But that is obviously false. Merely stating that “Jerusalem is Israel’s capital” unquestionably takes a strong new position on a core final status issue. It severely prejudices and might effectively remove Jerusalem from negotiations. This isolated, vague and factually incorrect sentence did virtually nothing to offset his echoing mantra that “Jerusalem is Israel’s capital”.

Since then, all serious people have been waiting, again in vain, for White House clarification that Mr Trump was talking about West Jerusalem and not occupied East Jerusalem.

Astoundingly, administration officials were unable to even identify what country they believed Mr Trump was in when he visited the Western Wall. Another senior official further muddied the waters by stating: “We cannot envision any situation under which the Western Wall would not be part of Israel.”

But please remember, they are "not taking any position on final status issues".

Then came the US veto at the UN Security Council on Monday, whose other members voted unanimously in favour of repudiating and invalidating Mr Trump’s statement, followed by his offensive and insulting threats to link US aid to countries’ votes on a similar resolution that was passed overwhelmingly by the General Assembly.

Those of us looking for ways forward have been utterly thwarted. What can we honestly say? That Mr Trump was referring to West Jerusalem but not East Jerusalem? That he hasn’t prejudiced a core final status issue or trashed the very basis of the Oslo agreements and the peace process which Washington is supposed to guarantee? That we even understand what, precisely, US policy is now on Jerusalem?

Clearly, Mr Trump did this to shore up his evangelical base given mounting political pressure he faces from the Robert Mueller investigation and his dwindling public support. But it is also evident that this inexperienced administration thought they didn’t care about the international fallout, because they badly underestimated it. It turns out they care very much indeed, with anger and recriminations aimed even at close allies.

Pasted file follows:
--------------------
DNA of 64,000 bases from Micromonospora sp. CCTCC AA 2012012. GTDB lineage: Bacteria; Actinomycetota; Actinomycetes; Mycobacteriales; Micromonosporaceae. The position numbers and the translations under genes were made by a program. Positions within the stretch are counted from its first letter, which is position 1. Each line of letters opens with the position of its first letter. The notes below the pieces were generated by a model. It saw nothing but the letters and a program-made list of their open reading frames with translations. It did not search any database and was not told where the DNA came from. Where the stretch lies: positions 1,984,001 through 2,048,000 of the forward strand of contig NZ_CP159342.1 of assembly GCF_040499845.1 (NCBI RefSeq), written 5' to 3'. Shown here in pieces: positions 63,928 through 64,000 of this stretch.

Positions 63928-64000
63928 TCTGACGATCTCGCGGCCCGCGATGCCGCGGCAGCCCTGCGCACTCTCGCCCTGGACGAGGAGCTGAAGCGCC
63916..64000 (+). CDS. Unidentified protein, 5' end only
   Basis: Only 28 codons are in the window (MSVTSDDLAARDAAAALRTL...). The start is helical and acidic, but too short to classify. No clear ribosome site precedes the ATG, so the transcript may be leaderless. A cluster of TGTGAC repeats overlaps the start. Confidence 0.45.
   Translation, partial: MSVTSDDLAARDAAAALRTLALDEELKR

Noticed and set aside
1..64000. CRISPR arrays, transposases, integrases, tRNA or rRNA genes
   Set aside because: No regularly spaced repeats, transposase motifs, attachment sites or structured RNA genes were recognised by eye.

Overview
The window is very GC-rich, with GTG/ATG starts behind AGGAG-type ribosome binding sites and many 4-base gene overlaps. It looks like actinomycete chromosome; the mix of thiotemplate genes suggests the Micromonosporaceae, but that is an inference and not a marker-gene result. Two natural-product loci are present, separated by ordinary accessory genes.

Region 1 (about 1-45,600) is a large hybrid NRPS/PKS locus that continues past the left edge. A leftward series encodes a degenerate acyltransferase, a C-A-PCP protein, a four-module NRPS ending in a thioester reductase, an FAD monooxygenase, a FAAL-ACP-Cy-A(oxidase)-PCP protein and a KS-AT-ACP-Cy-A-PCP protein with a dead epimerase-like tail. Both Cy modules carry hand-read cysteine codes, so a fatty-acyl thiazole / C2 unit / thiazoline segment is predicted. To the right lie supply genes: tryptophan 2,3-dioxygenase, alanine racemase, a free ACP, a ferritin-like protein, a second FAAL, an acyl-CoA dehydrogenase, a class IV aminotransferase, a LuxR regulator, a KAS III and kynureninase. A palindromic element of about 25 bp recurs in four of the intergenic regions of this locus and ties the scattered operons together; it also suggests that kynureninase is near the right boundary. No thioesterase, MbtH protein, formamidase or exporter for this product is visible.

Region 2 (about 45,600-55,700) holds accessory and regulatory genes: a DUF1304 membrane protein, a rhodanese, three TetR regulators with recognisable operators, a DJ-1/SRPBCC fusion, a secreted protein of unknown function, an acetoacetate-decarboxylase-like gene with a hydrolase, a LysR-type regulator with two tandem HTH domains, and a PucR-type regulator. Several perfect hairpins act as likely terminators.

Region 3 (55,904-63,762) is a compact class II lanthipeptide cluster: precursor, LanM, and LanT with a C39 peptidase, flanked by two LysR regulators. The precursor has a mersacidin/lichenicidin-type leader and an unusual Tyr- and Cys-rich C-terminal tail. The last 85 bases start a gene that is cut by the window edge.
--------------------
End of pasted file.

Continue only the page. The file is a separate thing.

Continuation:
Mr Trump probably thought he was ticking a domestic political box and wouldn’t have to hear anything more about Jerusalem during his presidency. In reality, he’ll never hear the end of it.

The worst actors are having a cynical field day. Israel’s long-standing ally, Turkey, is now absurdly posing as the champion of Palestine and Al Quds to promote its pro-Islamist, pro-Hamas agenda. Ankara's main competition comes from Hizbollah and Iran.

Mr Trump’s Jerusalem statement was reckless, miscalculated and deeply harmful. Instead of salvaging matters with simple but crucial clarifications, his administration is now repeatedly doubling-down on the damage. Someone should inform them Palestinians and other Arabs have domestic politics too.

My raison d’etre as a commentator will remain crafting constructive arguments. But Mr Trump’s Jerusalem fiasco is a reminder that sometimes it’s just impossible.

Hussein Ibish is a senior resident scholar at the Arab Gulf States Institute in Washington, DC